Specialized or Ubiquitous? The Scope of Current PGx Testing
“Above all, do no harm” - the modern physician's creed. But certain therapies, such as high-dose opioid pain treatment, do carry a risk of harm, especially given the wide variability of patient responsiveness. Recently, Practical Pain Management published an article by Dr. Forest Tennant which establishes a correlation between patient response variability and genetic variants in the CYP450 enzymes, suggesting genetic testing could be used to create safer and more effective pain therapies.
In response, Dr. Michael Brennan of The Pain Center, Fairfield, Connecticut, wrote in support of this pharmacogenomic testing, but cautioned that physicians must proceed with an empiric approach, carefully considering when and where to apply this new tool. One question seemed particularly timely: “What would the benefits of widespread clinical use of pharmacogenomics testing be outside of the pain clinic?”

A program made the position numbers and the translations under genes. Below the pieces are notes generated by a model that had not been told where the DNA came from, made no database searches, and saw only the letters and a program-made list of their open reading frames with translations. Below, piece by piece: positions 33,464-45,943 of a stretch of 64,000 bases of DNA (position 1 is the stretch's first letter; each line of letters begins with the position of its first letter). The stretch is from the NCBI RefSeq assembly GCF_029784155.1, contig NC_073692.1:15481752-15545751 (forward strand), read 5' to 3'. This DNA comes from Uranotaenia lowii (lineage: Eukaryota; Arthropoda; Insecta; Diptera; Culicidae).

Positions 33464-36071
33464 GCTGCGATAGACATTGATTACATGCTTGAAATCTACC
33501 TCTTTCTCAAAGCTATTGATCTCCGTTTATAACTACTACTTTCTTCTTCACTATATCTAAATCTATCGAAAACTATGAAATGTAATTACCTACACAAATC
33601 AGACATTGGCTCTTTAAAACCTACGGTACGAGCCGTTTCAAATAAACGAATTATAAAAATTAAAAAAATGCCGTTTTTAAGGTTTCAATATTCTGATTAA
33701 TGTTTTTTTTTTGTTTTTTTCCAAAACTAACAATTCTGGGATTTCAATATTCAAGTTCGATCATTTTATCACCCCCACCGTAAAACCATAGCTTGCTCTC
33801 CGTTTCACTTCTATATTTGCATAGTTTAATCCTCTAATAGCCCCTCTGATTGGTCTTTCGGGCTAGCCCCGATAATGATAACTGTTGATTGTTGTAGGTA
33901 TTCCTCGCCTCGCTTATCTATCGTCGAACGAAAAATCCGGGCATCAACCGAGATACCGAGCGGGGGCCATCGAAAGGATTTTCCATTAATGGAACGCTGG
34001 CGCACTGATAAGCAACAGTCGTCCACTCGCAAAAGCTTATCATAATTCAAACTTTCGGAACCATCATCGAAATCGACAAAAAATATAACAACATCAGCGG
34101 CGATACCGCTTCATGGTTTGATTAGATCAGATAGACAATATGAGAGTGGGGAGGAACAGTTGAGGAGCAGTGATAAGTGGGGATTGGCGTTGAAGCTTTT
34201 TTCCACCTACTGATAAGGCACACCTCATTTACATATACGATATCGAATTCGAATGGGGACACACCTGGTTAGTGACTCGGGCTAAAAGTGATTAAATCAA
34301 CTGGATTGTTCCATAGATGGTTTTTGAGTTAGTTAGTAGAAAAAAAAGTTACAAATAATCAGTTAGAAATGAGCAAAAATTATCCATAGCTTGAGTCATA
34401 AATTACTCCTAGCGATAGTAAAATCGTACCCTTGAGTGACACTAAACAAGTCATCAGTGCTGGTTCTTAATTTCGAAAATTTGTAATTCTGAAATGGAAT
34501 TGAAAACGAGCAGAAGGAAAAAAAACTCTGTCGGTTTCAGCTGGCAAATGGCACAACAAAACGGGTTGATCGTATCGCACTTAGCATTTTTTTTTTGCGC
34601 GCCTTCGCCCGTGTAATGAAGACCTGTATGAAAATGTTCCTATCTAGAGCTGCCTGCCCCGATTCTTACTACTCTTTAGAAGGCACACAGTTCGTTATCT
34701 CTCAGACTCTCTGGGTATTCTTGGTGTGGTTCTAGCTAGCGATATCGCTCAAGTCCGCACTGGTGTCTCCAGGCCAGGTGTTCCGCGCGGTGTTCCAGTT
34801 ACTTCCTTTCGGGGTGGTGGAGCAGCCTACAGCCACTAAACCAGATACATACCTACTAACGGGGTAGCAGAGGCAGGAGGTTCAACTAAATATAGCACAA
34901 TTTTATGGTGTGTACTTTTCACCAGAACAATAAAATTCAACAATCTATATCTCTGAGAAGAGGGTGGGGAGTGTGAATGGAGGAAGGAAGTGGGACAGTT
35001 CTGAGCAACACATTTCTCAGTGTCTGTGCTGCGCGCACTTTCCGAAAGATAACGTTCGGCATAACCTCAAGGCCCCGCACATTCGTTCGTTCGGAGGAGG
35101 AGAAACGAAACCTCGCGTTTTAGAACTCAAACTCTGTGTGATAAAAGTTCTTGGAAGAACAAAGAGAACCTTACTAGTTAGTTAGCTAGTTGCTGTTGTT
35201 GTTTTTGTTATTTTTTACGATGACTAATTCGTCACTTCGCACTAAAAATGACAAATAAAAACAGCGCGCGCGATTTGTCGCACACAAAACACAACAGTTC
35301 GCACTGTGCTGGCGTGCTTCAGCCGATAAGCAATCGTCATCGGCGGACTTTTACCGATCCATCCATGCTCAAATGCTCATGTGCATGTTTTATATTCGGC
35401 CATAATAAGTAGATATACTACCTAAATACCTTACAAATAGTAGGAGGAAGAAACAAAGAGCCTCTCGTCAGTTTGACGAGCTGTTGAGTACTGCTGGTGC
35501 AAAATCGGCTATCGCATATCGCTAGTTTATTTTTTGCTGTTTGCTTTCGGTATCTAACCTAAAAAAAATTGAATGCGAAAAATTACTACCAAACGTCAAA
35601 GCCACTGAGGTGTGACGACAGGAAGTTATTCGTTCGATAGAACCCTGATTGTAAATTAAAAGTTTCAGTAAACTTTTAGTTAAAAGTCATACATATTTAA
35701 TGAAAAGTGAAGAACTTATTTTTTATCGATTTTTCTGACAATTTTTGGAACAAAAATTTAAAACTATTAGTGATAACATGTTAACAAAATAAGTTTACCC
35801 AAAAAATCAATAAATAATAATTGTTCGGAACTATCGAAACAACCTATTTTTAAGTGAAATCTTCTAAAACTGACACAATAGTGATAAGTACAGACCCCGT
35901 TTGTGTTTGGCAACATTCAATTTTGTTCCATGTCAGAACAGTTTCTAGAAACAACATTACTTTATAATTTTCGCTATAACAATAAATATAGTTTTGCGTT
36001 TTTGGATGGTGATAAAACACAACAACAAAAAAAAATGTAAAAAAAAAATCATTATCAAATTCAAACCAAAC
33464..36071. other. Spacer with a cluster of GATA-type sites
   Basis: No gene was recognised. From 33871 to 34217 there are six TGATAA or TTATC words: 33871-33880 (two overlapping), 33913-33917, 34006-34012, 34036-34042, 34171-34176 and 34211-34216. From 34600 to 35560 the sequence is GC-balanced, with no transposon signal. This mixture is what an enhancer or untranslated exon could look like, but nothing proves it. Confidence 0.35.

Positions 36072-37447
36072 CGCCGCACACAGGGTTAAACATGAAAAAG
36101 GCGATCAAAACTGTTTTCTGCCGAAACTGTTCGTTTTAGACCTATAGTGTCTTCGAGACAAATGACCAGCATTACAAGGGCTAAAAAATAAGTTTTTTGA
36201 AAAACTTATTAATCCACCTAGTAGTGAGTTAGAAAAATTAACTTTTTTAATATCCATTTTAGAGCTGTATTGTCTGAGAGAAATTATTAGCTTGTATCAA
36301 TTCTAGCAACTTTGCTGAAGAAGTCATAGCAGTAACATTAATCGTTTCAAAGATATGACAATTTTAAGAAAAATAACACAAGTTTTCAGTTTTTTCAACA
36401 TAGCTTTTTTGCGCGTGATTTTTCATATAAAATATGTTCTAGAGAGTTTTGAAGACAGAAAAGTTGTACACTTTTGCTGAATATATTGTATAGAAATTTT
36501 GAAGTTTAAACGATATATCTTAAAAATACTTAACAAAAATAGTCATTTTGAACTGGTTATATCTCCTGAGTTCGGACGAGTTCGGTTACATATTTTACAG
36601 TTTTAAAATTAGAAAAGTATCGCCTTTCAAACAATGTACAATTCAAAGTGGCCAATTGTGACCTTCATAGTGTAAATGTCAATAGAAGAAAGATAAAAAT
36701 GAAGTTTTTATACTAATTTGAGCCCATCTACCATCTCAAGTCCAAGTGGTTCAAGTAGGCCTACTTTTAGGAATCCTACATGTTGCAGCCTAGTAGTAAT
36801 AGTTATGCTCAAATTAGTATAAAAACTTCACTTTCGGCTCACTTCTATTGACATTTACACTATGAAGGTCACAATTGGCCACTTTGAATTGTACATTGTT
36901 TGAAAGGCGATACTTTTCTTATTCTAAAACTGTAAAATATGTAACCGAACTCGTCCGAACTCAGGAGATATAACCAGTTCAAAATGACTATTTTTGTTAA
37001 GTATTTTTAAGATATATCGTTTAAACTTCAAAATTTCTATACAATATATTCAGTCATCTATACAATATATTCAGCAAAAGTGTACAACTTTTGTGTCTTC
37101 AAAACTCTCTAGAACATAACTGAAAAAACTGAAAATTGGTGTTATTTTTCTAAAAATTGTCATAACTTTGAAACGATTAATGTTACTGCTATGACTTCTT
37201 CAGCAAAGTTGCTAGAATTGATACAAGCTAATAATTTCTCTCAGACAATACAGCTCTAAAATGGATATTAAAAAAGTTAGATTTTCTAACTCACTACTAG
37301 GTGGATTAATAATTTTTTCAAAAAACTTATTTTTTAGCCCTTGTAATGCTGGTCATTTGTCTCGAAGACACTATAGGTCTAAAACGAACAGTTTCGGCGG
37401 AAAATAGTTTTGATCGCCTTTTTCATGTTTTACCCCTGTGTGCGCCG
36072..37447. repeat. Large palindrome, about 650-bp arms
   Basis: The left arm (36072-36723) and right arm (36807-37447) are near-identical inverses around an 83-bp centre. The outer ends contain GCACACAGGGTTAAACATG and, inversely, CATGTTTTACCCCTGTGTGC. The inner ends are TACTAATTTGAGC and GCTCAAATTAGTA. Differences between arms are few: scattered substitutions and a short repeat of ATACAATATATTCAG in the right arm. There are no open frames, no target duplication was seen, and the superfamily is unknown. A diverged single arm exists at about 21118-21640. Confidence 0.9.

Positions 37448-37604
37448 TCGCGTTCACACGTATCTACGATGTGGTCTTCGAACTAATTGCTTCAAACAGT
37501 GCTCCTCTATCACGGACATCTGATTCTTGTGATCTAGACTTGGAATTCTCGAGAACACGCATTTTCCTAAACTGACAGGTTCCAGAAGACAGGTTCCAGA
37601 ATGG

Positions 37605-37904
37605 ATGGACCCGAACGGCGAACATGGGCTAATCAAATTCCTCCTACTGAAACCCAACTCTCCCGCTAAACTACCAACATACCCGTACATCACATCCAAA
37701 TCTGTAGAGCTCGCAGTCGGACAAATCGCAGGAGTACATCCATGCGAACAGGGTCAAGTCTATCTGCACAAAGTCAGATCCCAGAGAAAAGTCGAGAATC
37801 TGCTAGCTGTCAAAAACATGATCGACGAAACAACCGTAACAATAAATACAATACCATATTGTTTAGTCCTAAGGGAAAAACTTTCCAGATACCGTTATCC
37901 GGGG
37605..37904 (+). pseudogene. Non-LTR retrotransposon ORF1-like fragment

Opioid narcotics are not the only drug to be processed by the CYP450 super-family of enzymes – more than half of the top 200 commonly prescribed drugs are metabolized by this system. This includes many other narrow-range drugs such as blood thinners, anti-psychotic and anti-depressive medications, and various chemo-therapies, all of which typically require what Dr. Brennan calls N-of-one (i.e. trial and error) approaches. The benefit is that a single genetic test can be used across these disparate fields – a patient’s genome will not change between sub-specialties. Furthermore, the same test can also be used to predict reactions to or refine the dosage of more common drugs, improving patient well-being.
We would argue that this ability to predict risk in multiple settings and treatments concurrently is the benefit of widespread clinical use of pharmacogenomic testing and is a key component in personalized medicine. This pre-treatment testing has the potential to seriously reduce the incidence of adverse drug reactions and reduce overall risk of medical treatment.